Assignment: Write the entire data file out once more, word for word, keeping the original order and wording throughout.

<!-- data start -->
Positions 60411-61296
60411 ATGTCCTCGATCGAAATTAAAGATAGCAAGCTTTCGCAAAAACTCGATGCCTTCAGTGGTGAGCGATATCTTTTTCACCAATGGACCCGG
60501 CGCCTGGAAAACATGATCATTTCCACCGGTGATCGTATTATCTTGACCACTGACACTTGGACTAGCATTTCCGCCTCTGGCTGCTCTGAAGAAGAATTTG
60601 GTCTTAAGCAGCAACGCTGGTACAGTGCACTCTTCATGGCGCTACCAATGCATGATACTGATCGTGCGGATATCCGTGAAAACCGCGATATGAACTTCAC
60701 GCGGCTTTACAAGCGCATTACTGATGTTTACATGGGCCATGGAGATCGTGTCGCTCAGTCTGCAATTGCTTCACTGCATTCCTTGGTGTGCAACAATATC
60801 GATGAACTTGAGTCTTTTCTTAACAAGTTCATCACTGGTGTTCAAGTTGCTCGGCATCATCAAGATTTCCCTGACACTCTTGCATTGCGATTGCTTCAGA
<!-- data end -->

Positions 60411-61296
60411 ATGTCCTCGATCGAAATTAAAGATAGCAAGCTTTCGCAAAAACTCGATGCCTTCAGTGGTGAGCGATATCTTTTTCACCAATGGACCCGG
60501 CGCCTGGAAAACATGATCATTTCCACCGGTGATCGTATTATCTTGACCACTGACACTTGGACTAGCATTTCCGCCTCTGGCTGCTCTGAAGAAGAATTTG
60601 GTCTTAAGCAGCAACGCTGGTACAGTGCACTCTTCATGGCGCTACCAATGCATGATACTGATCGTGCGGATATCCGTGAAAACCGCGATATGAACTTCAC
60701 GCGGCTTTACAAGCGCATTACTGATGTTTACATGGGCCATGGAGATCGTGTCGCTCAGTCTGCAATTGCTTCACTGCATTCCTTGGTGTGCAACAATATC
60801 GATGAACTTGAGTCTTTTCTTAACAAGTTCATCACTGGTGTTCAAGTTGCTCGGCATCATCAAGATTTCCCTGACACTCTTGCATTGCGATTGCTTCAGA